Kenneth Kunken '72 Describes His Life as a Quadriplegic District Attorney
|Mark Eisner, Robert Bland, Anna Kunken and Ken Kunken
photo: University Photography
At the age of 20, Cornell sprint football player Ken Kunken severed his spinal cord while making a tackle on a kickoff in a home game against Columbia University.
Kunken faced the prospect of spending his life in a nursing home if he survived. Instead he completed his ORIE B.S. and went on to earn two master's degrees and a law degree. He returned to Cornell this October to speak to an audience of students and faculty under the sponsorship of the Cornell Union for Disabilities Awareness.
Kunken, who has been paralyzed from the neck down for nearly 40 years, described the first class he attended after coming back to campus in a wheelchair to finish his undergraduate education after almost ten months of rehabilitation in various hospitals and centers such as NYU's Rusk Institute of Rehabilitative Medicine.
In 1971 Sage Hall, now the Johnson School at Cornell, was a graduate dormitory with no special wheelchair access. Kunken was housed there because it was close to the Engineering Quad. Two decades before the Americans with Disabilities Act, there were no ramps or curb cuts. Even crossing Campus Road to the Engineering Quad was a challenge.
On his return to Cornell, Kunken's first class was Assistant Professor Mark Eisner's introductory Operations Research course, for which Robert Bland was the teaching assistant. In his talk Kunken took his audience through the details of his early morning trip to the class, wheeled by his personal care attendant to Upson Hall and up the (pre-Duffield) steps only to discover that the class had been moved to the basement lecture room in Kimball Hall next door. Because the elevator was completely filled with desks, chairs and other furniture, Kunken's attendant and a few other students bounced him down the 28 steps to the basement. He made it to the class on time. Just to attend that first morning of classes, Kunken had to negotiate nearly one hundred steps.
Kunken completed his ORIE degree in 1973 and eventually earned a Cornell master's in counseling and another master's in psychology from Columbia. After two years as a vocational rehabilitation counselor he applied to Hofstra University law school in 1979.
At the time, people questioned whether Kunken would be able to handle the rigors and demands of law school, but Kunken told the audience of his conviction that the challenges of law school would not be nearly as difficult as the engineering curriculum he had completed. "If I could make it through Cornell Engineering, I could make it through anything," he said. He graduated from Hofstra's law school in 1982.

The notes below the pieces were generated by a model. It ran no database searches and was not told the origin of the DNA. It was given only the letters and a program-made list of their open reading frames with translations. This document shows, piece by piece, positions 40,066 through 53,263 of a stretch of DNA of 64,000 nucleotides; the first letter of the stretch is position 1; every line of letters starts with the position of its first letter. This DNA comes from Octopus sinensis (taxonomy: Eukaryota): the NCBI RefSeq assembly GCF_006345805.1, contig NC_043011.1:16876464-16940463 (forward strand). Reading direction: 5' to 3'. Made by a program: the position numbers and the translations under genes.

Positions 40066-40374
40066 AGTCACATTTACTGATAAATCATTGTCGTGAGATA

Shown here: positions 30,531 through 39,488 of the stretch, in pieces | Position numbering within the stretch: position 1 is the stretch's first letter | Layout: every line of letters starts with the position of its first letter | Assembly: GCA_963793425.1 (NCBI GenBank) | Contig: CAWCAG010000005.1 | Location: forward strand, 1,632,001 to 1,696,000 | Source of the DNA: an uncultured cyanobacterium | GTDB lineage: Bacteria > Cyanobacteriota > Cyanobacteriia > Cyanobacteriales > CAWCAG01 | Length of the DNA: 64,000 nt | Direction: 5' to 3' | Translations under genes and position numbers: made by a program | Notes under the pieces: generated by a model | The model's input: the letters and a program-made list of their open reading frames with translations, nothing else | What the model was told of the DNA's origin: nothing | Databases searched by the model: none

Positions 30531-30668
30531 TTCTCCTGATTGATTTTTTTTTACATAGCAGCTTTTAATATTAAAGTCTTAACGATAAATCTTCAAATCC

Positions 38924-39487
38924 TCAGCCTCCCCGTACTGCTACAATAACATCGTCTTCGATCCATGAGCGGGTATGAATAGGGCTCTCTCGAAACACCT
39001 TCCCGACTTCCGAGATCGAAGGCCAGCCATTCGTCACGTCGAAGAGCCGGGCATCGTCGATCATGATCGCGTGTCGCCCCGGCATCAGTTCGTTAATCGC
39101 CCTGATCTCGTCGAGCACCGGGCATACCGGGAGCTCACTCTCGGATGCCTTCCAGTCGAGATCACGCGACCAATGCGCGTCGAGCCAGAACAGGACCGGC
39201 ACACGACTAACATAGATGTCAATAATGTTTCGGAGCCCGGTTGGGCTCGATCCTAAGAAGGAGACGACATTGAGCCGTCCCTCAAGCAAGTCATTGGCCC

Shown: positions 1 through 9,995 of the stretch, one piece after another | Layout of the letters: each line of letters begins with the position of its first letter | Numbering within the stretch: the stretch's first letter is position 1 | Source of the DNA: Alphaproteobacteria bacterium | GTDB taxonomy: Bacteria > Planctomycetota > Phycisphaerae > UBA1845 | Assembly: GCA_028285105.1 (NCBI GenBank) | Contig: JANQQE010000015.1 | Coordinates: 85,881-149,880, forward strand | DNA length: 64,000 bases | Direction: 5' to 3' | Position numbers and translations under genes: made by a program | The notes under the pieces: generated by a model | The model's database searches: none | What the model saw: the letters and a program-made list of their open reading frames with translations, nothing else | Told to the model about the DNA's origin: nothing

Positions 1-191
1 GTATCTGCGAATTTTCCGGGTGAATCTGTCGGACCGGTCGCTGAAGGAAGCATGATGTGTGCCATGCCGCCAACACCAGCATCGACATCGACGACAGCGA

After his talk Kunken reunited with Bland, now Professor and Associate Director of Undergraduate Studies in ORIE, and Eisner, who retired in 2007 as Associate Director of the ORIE Master of Engineering program and is now Communications Associate for the School.
Despite his disability he became a successful prosecutor in the Nassau County (New York) District Attorney's office, trying more than 76 cases, 65 of which were felonies, and presenting more than 250 cases to the grand jury. He currently supervises 27 other assistant district attorneys in the office.
Photo: John Abbott
Kunken received national media attention in 2005 when he became the father of biological triplet boys with his Polish-born wife Anna, through a procedure carried out at Weill Cornell Medical Center in Manhattan. After earning a master's degree in marketing and management in Poland, Anna came to the U.S. to study English and graphic design and became one of Kunken's weekend aides. They were engaged two years later. The couple has been working to launch Kunken's new career as a motivational speaker, and are currently working on a book about Kunken's life.
Ken Kunken and his three boys appear in a joyous photograph on the cover (right) of the January/February 2008 Cornell Alumni Magazine, which features an extensive article about his career. "We all face challenges in our journey through life," he told his recent Cornell audience. "How we handle those challenges will determine not only how successful we'll be, but also how happy and content," he added.
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